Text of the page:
May 1st, 2017

New England states limit painkiller prescriptions

In March 2016, Massachusetts became the first state in the nation to enact a law limiting first-time opioid medication prescriptions for adults and all opioid prescriptions for minors to a maximum of seven days, with certain exceptions.

That was the same month the U.S. Centers for Disease Control and Prevention published national standards recommending doctors write scripts for the “lowest effective dose” of painkillers like OxyContin, Percocet and Vicodin.

The federal guidelines represented a radical departure from the longstanding practice of prescribing for two weeks or even a month’s worth of pills amid growing alarm over how highly addictive opioids can be.

Other states, including the rest of New England, have since passed laws or adopted regulations limiting prescription painkillers to combat the epidemic of U.S. drug overdose deaths, which rose more than 2.5 times between 1999 and 2015, according to the CDC’s National Center for Health Statistics.

Across the region, opioid prescribing restrictions vary by number of days or dosage. The policies are welcome news to Andrew Kolodny M.D., executive director and co-founder of Physicians for Responsible Opioid Prescribing (PROP), which advocates for more cautious prescribing practices. Three PROP board members were on a committee that reviewed the first draft of the CDC guidelines.

“What I like about these laws is they show policymakers are finally recognizing that the problem is not kids getting into Grandma’s medicine chest but the fact that every Grandma now has opioids in her medicine chest and that the medical community is just prescribing much too aggressively without an appreciation of how dangerous and addictive the drugs are,” said Kolodny, a senior scientist at the Heller School for Social Policy and Management at Brandeis University.

A new study on the risk of addiction to a narcotic painkiller after initial use strengthens support for prescribing limits. The study published March 17, 2017, in the U.S. Centers for Disease Control and Prevention’s Morbidity and Mortality Weekly Report, found that a person taking an opioid for one day had only a 6 percent probability of still using the drug one year later and 2.9 percent three years later.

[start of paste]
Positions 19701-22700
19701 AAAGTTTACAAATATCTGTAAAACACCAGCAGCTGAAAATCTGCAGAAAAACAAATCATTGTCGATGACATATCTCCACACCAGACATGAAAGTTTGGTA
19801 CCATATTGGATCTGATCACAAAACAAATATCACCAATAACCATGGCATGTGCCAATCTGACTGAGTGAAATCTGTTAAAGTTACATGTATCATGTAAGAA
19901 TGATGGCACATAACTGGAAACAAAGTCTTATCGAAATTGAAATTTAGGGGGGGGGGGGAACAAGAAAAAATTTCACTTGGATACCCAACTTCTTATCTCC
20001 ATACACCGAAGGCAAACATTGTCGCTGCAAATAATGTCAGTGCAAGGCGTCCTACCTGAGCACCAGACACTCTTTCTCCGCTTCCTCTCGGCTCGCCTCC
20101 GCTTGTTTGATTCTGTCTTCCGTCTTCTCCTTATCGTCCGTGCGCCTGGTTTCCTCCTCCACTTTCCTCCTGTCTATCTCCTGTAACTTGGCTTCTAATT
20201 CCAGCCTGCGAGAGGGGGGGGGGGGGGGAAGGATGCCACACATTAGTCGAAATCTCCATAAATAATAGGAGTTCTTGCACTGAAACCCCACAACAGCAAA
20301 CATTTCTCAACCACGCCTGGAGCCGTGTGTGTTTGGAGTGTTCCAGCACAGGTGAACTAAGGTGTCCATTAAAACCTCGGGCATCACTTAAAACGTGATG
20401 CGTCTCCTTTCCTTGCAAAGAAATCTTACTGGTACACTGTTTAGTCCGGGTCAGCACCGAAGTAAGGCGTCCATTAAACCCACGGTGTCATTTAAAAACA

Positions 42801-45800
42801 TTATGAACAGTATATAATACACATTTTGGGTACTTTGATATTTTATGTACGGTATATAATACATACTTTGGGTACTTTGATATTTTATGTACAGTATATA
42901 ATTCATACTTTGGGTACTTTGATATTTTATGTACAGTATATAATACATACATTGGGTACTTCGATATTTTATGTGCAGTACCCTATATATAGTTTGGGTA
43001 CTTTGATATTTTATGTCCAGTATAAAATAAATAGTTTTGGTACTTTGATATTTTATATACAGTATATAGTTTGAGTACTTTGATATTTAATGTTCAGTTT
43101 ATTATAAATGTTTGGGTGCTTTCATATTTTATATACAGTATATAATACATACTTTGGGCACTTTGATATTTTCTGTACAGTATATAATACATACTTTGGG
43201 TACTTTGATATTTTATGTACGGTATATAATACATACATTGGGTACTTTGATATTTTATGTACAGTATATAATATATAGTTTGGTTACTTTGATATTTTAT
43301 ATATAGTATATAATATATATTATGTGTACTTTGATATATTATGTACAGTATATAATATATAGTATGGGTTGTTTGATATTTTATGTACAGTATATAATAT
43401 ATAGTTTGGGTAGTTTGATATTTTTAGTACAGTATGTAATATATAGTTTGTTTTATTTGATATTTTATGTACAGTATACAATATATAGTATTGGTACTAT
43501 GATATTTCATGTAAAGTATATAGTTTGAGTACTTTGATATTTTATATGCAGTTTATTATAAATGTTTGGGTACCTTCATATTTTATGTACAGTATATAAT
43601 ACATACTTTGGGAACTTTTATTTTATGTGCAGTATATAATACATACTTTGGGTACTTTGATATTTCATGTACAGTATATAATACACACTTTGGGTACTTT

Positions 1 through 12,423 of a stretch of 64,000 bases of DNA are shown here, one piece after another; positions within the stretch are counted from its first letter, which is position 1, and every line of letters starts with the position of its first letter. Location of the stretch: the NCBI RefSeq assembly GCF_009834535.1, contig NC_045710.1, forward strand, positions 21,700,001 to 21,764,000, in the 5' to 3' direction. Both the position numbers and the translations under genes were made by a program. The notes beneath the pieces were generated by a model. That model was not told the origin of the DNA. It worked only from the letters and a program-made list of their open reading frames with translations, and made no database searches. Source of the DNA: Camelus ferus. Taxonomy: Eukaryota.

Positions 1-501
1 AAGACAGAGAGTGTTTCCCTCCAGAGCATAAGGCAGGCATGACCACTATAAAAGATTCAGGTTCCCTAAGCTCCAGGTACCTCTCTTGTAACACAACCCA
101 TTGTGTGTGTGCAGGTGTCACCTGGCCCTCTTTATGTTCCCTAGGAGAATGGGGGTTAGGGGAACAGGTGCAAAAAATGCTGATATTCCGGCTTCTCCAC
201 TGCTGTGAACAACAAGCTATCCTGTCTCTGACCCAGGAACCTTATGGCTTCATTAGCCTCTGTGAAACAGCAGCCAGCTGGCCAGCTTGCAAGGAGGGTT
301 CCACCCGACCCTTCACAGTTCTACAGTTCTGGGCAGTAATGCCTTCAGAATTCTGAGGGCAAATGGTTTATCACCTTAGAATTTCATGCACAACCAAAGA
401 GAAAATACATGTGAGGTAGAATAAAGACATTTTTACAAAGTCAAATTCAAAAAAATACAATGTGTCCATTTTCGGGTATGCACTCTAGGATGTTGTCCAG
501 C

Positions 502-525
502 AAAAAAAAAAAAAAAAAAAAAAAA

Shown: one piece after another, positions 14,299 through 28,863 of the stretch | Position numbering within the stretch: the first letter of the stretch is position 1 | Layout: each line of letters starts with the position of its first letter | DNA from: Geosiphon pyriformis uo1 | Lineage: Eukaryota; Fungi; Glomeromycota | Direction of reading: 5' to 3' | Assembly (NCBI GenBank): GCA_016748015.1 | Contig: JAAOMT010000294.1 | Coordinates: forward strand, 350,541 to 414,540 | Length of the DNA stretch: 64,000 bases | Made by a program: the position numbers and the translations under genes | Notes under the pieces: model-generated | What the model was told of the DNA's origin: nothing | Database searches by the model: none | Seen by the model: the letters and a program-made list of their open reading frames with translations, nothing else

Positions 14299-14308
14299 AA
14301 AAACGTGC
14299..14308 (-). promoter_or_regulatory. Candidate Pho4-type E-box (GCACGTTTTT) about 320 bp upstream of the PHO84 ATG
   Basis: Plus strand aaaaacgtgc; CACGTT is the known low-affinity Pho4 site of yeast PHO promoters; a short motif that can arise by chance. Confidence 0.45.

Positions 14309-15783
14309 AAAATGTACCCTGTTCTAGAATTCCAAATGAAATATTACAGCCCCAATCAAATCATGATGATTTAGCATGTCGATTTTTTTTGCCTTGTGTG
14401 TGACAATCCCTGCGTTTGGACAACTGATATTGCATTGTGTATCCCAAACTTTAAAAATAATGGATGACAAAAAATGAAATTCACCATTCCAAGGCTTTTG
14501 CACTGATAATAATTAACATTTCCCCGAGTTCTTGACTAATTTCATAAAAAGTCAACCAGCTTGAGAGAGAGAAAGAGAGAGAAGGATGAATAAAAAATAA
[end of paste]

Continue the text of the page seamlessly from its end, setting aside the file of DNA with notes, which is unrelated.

When the opioid prescription was for eight days or more, the likelihood of still using the drug one year later jumped to 13.5 percent.

For those initially prescribed opioids for more than 30 days, the likelihood of still using the drug a year later was 29.9 percent, according to the study by researchers from the University of Arkansas for Medical Sciences College of Pharmacy.

In Maine, a seven-day limit on initial opioid prescriptions for adults took effect Jan. 1, 2017. An original 100 morphine milligram equivalents (MME) average daily dose limit was amended to allow patients over that dosage to have a 300 MME limit until July 1 when new rules for exceptions are expected. The limit can be overridden with documentation of medical necessity.

The Maine Medical Association initially opposed prescribing limits, said its president Charles Pattavina M.D., who is medical director and chief of emergency medicine at St. Joseph Hospital in Bangor, Maine. But after surveying membership, the Association found widespread support and worked with Gov. Paul LePage’s office to craft a proposal that would not disrupt patient care.

“It may be a bit of an oversimplification, but sometimes it’s hard to say no to patients when they have certain long-term expectations,” Pattavina said. “So this (law) gave people more of an ability to say no.”

But Pattavina said physicians need latitude to determine the appropriate number of days for a painkiller prescription. Maine’s original proposal called for a three-day limit.